Four charter buses full of Kansas City area residents returning from the annual March for Life event in Washington, D.C., spent 22 hours stranded on the Pennsylvania Turnpike on Friday and Saturday as a brutal snowstorm walloped much of the East Coast.
The buses got caught up in a massive backup Friday night that started in Somerset County when westbound tractor-trailer rigs couldn’t make it up a hill. They remained stuck there until about 7:30 p.m. Saturday.
“We have about 150 people from all over the Kansas City metro area,” said Rick Boyle, a deacon at Church of the Good Shepherd in Smithville and captain of the lead bus in the caravan. “We got stranded at 9:22 last night. We’re at mile marker 133 on the turnpike.”
Boyle, a Marine veteran, said organizers knew the storm was on the way but thought they could get ahead of it. They pulled out of Union Station in Washington at 4 p.m. Friday after participating in the march, which is held each year in opposition to Roe v. Wade, the landmark U.S. Supreme Court case that legalized abortion on Jan. 22, 1973.
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“We were monitoring it (the storm) very closely,” Boyle said Saturday in a phone interview from the bus. “We modified our plans and moved the schedules up to get out of Washington. We were making good progress, but then 10 to 15 miles ahead of us was where the backup started. Then when we all came to a stop, it allowed the snow to accumulate around us. Now it’s higher than the front bumper of the buses.”
He estimated that “well over a foot” of snow had fallen.
“There’s … probably 40 buses within a mile of us either direction, from all different places,” he said.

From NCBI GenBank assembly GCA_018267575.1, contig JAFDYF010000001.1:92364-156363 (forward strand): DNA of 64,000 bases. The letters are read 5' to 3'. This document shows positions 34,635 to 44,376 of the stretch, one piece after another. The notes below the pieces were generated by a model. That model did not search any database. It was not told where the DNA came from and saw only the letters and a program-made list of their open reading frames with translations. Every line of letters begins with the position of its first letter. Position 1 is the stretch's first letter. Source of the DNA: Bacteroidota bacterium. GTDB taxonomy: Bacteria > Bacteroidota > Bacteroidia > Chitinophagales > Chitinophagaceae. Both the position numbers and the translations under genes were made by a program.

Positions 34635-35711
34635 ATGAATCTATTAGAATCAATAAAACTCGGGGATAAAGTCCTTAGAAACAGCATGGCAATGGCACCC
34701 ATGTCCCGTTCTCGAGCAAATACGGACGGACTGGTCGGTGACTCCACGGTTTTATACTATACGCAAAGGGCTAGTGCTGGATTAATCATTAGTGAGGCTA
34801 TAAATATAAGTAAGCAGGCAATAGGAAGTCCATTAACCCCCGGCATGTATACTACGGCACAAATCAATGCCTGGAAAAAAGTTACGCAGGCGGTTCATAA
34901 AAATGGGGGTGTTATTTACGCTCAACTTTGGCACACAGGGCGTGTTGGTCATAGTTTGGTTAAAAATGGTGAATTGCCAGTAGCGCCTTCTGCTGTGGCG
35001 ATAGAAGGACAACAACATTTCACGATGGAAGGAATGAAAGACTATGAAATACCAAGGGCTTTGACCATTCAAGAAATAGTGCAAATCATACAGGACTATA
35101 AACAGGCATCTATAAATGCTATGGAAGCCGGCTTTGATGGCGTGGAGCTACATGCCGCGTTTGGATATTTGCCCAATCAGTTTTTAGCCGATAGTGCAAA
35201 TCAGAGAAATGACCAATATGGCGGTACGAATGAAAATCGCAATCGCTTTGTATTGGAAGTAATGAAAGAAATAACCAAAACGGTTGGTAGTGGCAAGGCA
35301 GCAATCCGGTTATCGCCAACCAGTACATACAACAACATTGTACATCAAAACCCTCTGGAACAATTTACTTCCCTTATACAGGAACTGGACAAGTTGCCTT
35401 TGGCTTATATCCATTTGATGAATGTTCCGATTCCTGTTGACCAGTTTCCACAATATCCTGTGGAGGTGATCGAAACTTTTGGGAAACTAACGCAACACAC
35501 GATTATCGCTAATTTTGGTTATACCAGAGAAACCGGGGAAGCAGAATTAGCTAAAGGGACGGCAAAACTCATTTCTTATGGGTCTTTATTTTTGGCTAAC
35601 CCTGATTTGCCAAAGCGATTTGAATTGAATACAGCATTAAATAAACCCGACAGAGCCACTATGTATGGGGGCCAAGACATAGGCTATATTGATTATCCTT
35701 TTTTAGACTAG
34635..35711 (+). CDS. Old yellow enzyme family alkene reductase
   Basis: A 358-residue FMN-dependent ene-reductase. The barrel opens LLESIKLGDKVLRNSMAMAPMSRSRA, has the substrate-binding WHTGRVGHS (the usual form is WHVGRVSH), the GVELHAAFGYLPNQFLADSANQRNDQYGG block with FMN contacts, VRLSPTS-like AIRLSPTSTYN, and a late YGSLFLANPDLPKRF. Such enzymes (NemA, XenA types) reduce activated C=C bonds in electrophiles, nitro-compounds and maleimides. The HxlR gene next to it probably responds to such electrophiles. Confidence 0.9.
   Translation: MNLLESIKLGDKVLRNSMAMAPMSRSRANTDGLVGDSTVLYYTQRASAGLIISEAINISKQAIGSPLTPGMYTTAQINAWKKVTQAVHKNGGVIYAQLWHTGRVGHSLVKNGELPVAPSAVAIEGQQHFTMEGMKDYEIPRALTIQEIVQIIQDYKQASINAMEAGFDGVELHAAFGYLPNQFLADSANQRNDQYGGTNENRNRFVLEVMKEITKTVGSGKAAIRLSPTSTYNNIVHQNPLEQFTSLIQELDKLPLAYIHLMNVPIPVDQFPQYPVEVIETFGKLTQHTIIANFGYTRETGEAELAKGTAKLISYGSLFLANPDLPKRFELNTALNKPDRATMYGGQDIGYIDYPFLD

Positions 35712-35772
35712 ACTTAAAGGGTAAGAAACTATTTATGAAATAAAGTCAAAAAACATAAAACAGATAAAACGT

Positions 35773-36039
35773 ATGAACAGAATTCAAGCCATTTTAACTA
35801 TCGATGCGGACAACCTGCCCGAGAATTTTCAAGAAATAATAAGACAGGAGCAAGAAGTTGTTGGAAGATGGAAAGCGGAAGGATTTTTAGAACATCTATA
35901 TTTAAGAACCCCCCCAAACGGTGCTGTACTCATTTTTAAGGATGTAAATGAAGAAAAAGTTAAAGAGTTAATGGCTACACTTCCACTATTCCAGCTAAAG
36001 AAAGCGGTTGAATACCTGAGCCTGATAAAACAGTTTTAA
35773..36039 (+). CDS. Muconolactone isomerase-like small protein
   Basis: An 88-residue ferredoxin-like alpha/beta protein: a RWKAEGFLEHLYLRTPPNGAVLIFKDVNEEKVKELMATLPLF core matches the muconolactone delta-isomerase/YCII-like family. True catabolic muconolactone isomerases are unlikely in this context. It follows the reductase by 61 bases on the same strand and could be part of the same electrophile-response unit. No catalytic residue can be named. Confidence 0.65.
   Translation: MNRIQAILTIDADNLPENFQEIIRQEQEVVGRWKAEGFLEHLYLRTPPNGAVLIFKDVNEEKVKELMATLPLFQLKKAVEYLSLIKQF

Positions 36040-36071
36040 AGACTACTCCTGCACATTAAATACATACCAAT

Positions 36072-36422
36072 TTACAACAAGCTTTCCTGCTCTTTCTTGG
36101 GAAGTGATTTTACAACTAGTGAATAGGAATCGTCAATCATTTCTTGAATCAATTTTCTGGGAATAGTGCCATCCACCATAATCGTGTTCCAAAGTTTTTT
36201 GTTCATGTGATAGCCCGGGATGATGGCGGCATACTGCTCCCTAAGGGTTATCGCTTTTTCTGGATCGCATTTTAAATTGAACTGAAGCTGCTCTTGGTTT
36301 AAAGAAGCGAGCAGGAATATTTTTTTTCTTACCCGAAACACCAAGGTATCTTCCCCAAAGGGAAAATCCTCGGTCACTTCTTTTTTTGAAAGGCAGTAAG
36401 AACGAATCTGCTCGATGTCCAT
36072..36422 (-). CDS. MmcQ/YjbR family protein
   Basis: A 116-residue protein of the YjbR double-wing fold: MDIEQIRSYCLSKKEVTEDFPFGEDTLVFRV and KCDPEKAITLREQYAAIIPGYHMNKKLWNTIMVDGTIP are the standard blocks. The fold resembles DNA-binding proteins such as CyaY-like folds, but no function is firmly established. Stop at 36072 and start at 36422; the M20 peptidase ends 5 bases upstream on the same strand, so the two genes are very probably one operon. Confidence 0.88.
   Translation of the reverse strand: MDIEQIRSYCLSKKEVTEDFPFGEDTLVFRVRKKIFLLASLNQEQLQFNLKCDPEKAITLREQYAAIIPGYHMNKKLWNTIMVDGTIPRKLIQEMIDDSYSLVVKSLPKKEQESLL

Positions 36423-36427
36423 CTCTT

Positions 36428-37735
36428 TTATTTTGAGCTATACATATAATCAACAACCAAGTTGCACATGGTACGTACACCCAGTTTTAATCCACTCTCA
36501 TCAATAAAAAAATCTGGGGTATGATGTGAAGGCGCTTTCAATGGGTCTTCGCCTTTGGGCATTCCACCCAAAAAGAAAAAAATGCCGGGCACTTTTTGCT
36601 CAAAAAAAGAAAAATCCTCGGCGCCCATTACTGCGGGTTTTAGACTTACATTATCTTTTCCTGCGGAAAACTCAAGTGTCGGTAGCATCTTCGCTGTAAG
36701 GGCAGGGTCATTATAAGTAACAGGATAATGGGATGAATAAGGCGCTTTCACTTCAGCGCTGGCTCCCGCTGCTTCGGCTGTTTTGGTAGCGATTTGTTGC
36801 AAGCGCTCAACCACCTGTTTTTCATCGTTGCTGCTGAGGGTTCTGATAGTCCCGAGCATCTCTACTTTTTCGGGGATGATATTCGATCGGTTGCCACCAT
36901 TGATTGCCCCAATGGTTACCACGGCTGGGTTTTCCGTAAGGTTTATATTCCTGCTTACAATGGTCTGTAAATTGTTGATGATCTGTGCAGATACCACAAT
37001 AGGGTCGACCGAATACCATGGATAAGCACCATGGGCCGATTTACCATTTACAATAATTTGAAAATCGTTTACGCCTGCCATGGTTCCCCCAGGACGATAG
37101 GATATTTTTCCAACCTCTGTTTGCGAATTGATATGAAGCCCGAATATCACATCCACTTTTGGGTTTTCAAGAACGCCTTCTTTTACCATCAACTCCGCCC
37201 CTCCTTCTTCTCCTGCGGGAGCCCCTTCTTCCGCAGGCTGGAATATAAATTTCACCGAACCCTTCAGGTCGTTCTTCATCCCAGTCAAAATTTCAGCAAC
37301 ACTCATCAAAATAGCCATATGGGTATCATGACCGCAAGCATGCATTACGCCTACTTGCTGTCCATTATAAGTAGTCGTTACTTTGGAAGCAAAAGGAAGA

Boyle said about two-thirds of those in the group are under age 20, and the rest are adults.
“The kids are all taking it in stride,” he said. “Fortunately, we’d stopped at a truck stop about 30 miles back and topped off all the buses with fuel. So we’ve got plenty of fuel, we’ve got plenty of water. What we don’t have plenty of is food.”
He said most people brought snacks and everyone had been sharing.
“But the bags of chips and peanuts and all that stuff has pretty much run out at this point,” he said late Saturday afternoon.
The buses originally were scheduled to arrive in Blue Springs around 6:30 p.m. Saturday.
Instead, after the bus finally moved again around 7:30 p.m., the group spent the night at an American Legion in Bedford, Pa.
During their hours on the bus, Boyle said, the stranded passengers were able to communicate by cellphone.
“Almost everybody brought phone chargers and the bus has outlets,” he said, “so we’re able to keep things charged.”
He said the toilets on the bus were “starting to get pretty full” but were still usable.
To pass the time, he said, they’ve watched lots of movies and played cards.
“After a while, you kind of get bus crazy,” he said. “We get out and have snowball fights and after 15, 20 minutes, back on the bus and put movies in.”
Boyle said it stopped snowing around 3 p.m. Saturday, but by the end of the interview he said it had started up again.
“But it’s very light,” he said. “Let’s hope we can start moving soon. This is my ninth year as bus captain, and it’s one I’ll never forget.”
Isabella Creedon, 16, of the Good Shepherd parish, said everyone was handling the situation well.
“It was kind of scary last night when it was snowing really heavily and we stopped and nobody knew why,” she said. “Now we’re just tired of being on the bus. We all have plenty of snack food, but we’re getting pretty tired of granola bars.”
She said they’d also watched “an entire disc” of old “Full House” episodes.
“Hopefully, we’ll be on our way soon.”
Despite the ordeal, Creedon said, the trip was worth it.
“Yesterday was my third March for Life,” she said. “And it was the best so far.”